Alcohol and Your Liver

Heavy drinkers cannot underestimate the possibility of a damaged liver due to excessive alcohol intake. Anyone who ingests a ridiculous amount of alcohol is more likely to develop liver cirrhosis compared to those who drink sparingly or consume no alcohol at all. This is because the liver is the organ responsible in processing anything we eat and drink, and that includes alcohol.

The liver breaks down alcohol compound into water, fat and gas. This is one of the dozens of jobs the liver does, and by drinking alcohol excessively, you are only pushing this important organ to its limits. The bad thing is, it is often too late before the body reacts to the worsening condition of the liver, thus making it much harder to treat when the time comes.

Unlike other diseases, the symptoms of a liver disease are not easy to detect. Since the liver has only a few nerve endings, the signals it sends to the brain tend to arrive late. Most of the time, when the body finally experience pain, it is often too late for treatment. Most of the time, the liver will deteriorate sooner or later after the pain starts kicking in.

In some cases, the patient is fortunate enough to have an early detection. Liver problems that are spotted during the early stage are relatively easy to deal with because liver has the natural ability to regenerate itself. That is why it is crucial to have regular checkups, especially if you are aware you have been drinking too much alcohol lately. This is the safest bet to avoid an early death due to acute liver damage.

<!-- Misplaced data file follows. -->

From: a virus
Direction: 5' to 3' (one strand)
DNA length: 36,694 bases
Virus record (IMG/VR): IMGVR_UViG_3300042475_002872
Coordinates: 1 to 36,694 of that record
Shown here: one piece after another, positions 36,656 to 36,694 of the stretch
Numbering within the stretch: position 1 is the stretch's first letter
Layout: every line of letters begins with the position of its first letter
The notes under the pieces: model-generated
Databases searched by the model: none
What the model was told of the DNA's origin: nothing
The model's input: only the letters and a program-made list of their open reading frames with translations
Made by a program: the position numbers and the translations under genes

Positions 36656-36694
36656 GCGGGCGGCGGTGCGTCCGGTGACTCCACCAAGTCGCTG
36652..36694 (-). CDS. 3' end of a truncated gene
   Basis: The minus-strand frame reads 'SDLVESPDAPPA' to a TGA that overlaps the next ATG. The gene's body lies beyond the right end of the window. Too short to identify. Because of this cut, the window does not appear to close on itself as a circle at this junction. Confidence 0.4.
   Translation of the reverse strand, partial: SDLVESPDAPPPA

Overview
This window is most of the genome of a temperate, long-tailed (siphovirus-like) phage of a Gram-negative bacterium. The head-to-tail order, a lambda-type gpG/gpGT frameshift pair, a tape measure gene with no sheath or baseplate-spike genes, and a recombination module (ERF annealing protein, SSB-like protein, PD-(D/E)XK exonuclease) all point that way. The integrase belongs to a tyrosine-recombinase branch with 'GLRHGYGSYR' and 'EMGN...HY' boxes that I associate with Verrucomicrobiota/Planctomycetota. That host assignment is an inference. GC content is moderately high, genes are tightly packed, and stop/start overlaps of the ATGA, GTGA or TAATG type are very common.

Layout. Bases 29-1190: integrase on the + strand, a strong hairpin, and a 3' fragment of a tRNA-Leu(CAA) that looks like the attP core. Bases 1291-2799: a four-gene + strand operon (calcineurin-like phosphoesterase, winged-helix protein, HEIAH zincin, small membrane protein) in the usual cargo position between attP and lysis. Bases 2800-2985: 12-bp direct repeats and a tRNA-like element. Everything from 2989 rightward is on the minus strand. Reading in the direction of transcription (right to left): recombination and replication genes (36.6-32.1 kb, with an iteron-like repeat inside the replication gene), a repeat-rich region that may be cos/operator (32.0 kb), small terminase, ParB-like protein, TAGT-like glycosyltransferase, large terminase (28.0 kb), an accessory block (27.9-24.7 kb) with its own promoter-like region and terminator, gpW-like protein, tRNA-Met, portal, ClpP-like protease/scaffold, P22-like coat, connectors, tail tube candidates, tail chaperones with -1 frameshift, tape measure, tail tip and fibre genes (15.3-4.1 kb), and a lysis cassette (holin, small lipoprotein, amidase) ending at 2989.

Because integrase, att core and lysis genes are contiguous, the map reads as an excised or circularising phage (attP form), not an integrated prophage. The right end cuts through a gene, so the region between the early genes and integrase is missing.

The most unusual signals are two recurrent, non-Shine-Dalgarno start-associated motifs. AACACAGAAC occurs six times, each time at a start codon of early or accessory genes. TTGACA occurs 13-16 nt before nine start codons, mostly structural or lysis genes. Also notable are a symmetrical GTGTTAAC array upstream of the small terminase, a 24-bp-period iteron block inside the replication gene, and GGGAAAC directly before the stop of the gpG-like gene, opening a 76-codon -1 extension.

Is Your Drinking Habit Enough to Harm Your Liver?

According to the guidelines provided by the Australian National Health and Medical Research Council, the recommended maximum consumption of alcohol for men is 4 drinks a day and 2 drinks a day for women. A standard drink has 10 grams alcohol, which is equivalent to one bottle of regular beer, a serving of wine (100 ml) or a jigger (30 ml) of spirits. Exceeding amounts of alcohol or 6 drinks for men and 4 drinks for women per day are enough to cause liver damage.

One out of three adults consumes enough alcohol that heightens their risk of having liver disease. Other factors include:

  • Alcohol dependence. Although according to experts, 8 out of 10 alcohol dependent people are less likely to develop liver damage.
  • Gender. Women have greater risk of having alcohol-related damage to the liver compared to men.
  • BMI. Obese or overweight people who consume unacceptable amounts of alcohol are more prone to liver damage.
  • Race. Studies show that heavy-drinkers of African origin have higher risk than Caucasian heavy-drinkers.

Ask Your Doctor

Most patients who have developed liver cirrhosis are completely unaware during the disease’s earlier stages. Although early symptoms such as fatigue, nausea and abdominal pains can be present, they are usually taken for granted. If you know that you are a heavy drinker, religiously visiting your doctor for tests and checkups is a must-do.